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02 May 2018 Photo Charl Devenish
South Campus UAP celebrates 27 years of access to education
Mr Francois Marais, Prof Kalie Strydom, Prof Daniella Coetzee (South Campus Principal), Prof Francis Petersen, Dr Nthabeleng Rammile (Vice-Chairperson of the UFS Council), and Dr Khotso Mokhele (Chancellor of the UFS).

More than 27 years ago, international funding from the Human Sciences Research Council and Anglo American was put to an unusual use for that time. Prof Kalie Strydom’s research unit at the University of the Free State (UFS) was tasked with reviewing how institutional missions would change in the new South Africa. Prof Strydom worked closely with surrounding communities in Bloemfontein to develop a bridging course which would help students who showed potential to access tertiary education, although they did not meet the requirements. His vision brought to birth the University Access Programme (UAP), as it is known today, which is hosted on the UFS South Campus, and is still providing unique access to higher-education institutions in South Africa.

People with a passion for human development
March 2018 saw the 27th anniversary of this remarkable initiative, which has given a second chance to over 18 000 students. Special guests at the event included Prof Strydom, Mr Francois Marais, and representatives from the Department of Higher Education and Training and Investec’s corporate social investment office.

Dr Sonja Loots, researcher in the UFS Centre for Teaching and Learning (CTL), singled out two key individuals in the formation of the UAP: Prof Kalie Strydom, who initiated the programme, and Mr Marais, who has been Director of the UAP since its inception. Dr Loots highlighted one of the driving forces behind Prof Strydom’s perseverance, vision, and determination with the UAP by quoting from an interview with him for an upcoming book on student access and success. He said, “It was a decision based on principle … to be part of the solution to a better country.”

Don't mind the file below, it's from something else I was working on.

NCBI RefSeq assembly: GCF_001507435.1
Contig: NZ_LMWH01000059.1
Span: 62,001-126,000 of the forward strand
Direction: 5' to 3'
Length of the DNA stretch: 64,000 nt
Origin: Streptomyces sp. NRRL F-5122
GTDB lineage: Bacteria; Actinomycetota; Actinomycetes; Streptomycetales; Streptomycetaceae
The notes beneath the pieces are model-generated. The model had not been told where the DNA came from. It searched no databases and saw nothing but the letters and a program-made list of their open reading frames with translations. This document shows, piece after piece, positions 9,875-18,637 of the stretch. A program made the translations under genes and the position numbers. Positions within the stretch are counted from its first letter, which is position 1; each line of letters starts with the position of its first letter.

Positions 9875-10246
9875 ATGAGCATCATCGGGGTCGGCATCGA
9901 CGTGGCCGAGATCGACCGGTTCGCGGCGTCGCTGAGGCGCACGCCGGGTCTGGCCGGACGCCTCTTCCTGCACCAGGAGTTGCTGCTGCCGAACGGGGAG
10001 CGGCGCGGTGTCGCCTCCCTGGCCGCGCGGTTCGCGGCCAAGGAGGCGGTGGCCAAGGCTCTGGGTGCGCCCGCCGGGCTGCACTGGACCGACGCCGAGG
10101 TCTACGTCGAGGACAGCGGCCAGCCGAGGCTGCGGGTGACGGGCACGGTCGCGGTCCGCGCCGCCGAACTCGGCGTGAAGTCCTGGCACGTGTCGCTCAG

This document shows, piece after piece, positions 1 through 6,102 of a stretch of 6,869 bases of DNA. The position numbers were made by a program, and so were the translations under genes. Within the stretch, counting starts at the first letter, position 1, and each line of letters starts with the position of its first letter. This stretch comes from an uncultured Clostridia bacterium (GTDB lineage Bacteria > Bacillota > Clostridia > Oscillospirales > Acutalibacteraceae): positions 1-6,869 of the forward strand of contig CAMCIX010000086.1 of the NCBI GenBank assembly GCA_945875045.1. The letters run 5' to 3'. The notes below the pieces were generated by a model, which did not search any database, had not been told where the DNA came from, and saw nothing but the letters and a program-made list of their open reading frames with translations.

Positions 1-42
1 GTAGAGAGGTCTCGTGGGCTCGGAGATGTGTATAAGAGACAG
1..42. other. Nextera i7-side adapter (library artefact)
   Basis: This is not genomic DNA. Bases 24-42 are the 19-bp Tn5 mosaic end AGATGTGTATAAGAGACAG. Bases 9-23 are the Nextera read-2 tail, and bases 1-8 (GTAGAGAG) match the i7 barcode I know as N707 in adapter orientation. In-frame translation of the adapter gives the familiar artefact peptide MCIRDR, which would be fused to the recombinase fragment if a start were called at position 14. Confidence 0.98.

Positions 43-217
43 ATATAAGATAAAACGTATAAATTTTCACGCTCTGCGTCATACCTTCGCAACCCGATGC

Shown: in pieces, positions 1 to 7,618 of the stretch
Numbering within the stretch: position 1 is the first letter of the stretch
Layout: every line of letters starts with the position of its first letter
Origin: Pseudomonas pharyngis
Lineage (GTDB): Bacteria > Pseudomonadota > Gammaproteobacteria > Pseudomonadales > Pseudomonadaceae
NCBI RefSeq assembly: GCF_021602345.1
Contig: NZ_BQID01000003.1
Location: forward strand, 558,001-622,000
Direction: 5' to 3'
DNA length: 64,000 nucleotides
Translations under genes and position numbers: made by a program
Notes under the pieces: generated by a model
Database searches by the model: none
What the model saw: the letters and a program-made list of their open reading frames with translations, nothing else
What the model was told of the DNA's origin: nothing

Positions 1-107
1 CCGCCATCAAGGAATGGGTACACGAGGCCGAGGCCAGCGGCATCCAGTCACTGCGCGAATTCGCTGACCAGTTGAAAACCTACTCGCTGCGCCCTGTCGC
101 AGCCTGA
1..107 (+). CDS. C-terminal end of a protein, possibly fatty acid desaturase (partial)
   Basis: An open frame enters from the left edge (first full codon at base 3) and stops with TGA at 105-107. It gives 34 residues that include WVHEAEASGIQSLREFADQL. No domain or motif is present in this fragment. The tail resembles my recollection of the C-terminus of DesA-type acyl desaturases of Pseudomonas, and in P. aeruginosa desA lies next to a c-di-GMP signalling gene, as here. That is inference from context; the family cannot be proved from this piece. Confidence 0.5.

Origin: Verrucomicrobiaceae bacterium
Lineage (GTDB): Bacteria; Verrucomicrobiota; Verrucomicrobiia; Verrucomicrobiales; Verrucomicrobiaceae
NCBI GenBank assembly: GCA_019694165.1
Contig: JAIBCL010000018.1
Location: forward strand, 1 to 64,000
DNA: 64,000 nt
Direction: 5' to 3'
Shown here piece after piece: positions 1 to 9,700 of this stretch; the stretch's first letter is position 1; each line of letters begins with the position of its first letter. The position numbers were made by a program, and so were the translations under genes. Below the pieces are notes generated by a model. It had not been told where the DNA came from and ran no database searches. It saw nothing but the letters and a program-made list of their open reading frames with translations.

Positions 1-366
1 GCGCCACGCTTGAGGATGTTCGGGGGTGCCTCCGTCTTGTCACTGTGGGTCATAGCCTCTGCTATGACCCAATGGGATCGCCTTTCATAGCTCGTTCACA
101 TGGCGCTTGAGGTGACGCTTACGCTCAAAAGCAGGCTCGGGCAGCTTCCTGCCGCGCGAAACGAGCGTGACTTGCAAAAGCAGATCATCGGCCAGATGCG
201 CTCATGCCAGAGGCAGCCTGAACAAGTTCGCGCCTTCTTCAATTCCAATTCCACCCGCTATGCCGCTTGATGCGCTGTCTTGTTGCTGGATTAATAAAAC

Access and success still an issue today
In his presentation on the “Importance of Access”, Prof Francis Petersen, Rector and Vice-Chancellor of the UFS, pointed out the vital role of access in South Africa, especially the value it offers for the betterment of the country’s people. However, he said that student success is also an issue, and institutions need to be accountable for it. Quoting Prof John Martin of the University of Cape Town’s Faculty of Engineering, “We must be flexible on access, but robust on success.” Only by “closing the loop” in this way, can the UFS and other higher-education institutions ensure a valuable contribution to the economy of the country.

News Archive

First university student from Elzabé Zietsman’s Doilie Foundation chooses Kovsies
2015-01-21

Naledi Dweba and Elzabé Zietsman
Photo: Johan Roux

Naledi Dweba, one of the young people mentored by the well-known singer, Elzabé Zietsman, will become a Kovsie this year.

Although the University of the Free State (UFS) wasn’t the only university to offer Dweba a scholarship, he decided on Kovsies without doubt or further consideration and enrolled for his BMus degree with us. His instrument is the clarinet and Dweba reckons the outstanding Danré Strydom – a lecturer at the UFS’s Odeion School of Music – is the reason why he decided on Kovsies.

“She is a remarkable music teacher,” says Dweba.

Dweba, who only started with music lessons at the age of 15, recently performed his Grade 8 exam. Last year he also obtained a music distinction in matric.

Dweba and Zietsman met four years ago and, as a result of her Doilie Foundation, he now has the opportunity to pursue his dreams as a music student. Zietsman started the foundation in 2012 in order to help talented children.

“I have so many talented young people under my care, but Naledi is the first one to attend university,” Zietsman said at the university’s 2015 first-year’s welcoming on the Bloemfontein Campus.

The Doilie Foundation currently provides for several artistic children – from musicians to ballerinas. 

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